Rosso (in French, Roux), Giovanni Batista Del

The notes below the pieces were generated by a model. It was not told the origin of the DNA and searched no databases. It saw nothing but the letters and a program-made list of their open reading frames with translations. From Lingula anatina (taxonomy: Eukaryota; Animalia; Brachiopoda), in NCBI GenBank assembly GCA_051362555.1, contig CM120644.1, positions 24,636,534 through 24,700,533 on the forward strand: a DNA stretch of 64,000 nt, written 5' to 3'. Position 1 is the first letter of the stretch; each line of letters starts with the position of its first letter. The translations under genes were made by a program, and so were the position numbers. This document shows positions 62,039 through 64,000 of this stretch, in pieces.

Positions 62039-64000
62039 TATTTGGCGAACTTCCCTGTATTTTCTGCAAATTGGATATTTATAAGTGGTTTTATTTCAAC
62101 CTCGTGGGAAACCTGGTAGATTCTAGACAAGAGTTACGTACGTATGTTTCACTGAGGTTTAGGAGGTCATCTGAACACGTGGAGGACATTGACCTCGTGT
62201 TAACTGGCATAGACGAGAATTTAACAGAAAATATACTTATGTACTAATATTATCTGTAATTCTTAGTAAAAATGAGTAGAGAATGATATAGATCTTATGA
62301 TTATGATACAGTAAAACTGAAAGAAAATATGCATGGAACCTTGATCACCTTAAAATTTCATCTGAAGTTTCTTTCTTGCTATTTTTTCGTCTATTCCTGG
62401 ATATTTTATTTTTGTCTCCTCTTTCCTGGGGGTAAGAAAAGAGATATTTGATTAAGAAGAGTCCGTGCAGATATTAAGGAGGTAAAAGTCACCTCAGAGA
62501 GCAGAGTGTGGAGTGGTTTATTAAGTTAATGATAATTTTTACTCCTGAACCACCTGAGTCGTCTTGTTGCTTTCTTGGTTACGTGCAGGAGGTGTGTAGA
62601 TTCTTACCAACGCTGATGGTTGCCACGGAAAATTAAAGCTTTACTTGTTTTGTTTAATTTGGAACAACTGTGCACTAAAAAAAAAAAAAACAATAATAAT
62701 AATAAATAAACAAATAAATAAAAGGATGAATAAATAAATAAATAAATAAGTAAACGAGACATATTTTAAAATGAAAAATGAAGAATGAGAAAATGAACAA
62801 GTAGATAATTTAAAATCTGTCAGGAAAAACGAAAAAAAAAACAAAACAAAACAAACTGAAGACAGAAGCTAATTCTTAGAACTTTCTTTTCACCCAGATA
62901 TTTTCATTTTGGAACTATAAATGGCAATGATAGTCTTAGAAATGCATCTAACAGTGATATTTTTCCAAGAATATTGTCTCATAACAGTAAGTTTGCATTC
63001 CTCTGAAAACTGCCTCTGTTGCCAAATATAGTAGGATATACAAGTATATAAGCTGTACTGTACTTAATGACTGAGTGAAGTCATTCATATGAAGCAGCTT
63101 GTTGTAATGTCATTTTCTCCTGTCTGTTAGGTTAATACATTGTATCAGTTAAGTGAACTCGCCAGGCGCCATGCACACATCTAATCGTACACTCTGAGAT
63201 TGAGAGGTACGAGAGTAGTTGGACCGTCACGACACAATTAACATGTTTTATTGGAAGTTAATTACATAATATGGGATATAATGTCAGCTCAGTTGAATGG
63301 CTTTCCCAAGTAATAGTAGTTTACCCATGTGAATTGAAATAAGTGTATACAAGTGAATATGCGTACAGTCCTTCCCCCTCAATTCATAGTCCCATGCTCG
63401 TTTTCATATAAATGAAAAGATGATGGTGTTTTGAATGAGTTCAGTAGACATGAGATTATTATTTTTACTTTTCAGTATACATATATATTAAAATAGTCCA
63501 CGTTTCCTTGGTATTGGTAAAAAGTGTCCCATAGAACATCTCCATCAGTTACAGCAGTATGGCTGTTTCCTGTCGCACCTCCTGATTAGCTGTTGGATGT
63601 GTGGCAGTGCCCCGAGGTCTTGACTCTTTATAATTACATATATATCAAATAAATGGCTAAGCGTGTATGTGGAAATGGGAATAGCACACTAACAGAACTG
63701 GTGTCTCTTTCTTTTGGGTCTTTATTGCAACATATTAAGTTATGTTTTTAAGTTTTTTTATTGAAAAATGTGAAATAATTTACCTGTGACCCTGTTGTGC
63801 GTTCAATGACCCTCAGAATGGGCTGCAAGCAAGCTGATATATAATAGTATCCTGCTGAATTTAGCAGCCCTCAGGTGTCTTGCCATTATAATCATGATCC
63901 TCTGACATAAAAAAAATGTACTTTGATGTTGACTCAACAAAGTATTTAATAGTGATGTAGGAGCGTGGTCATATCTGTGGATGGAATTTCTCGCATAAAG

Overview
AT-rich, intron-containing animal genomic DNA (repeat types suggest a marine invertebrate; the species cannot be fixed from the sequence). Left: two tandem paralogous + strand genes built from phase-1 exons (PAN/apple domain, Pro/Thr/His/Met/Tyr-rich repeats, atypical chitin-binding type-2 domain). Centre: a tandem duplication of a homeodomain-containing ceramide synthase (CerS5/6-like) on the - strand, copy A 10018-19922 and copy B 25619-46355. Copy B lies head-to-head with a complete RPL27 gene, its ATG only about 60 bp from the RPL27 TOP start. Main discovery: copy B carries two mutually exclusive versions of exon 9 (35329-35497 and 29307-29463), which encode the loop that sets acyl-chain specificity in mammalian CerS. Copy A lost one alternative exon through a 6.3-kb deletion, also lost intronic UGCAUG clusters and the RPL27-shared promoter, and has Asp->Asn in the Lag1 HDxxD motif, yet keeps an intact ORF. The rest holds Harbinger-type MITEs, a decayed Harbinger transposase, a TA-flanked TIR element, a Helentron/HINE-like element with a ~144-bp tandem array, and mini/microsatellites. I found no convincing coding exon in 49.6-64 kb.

Rosso (In French, Roux), Giovanni Batista Del, an architect and painter of the Florentine school, was born at Florence in 1496. It is not known whether he ever studied under any of the masters of his time, but his style was probably formed from copying the works of Angelo and Parmigiaio. His life was one of agitation, and, during his earlier years, a continued disappointment. Finding that his work was not appreciated in his native city, he left for Rome. Here his success was somewhat greater; but, after the sack of the city in 1527, he fell into the hands of soldiers, who robbed him of all he possessed. He went to Perugia, and after the city was quieted, returned to Rome. In 1530 he went to France, where he was well received by Francis I; and his troubles seemed at an end. He was superintendent of the works at Fontainebleau, and many of the frescos are by his own hand. During the triumphal passage of Charles V through France, the arches which were erected in his honor were designed by Rosso. As a reward for his work, Francis added to the pension of the artist and gave him a canonicate in the Sainte Chapelle. He lived in luxury and high favor at court but an unfortunate affair, involving his honesty, so wrought upon his mind that he poisoned himself in 1541. The pictures of Rosso are not often seen in galleries, but there are a few which may be mentioned . Moses Defending the Daughters of Jethro: — The Four Seasons: — Christ in the Tomb: — Madonna, with St. Sebastian and other Saints: — and the Marriage of the Virgin.

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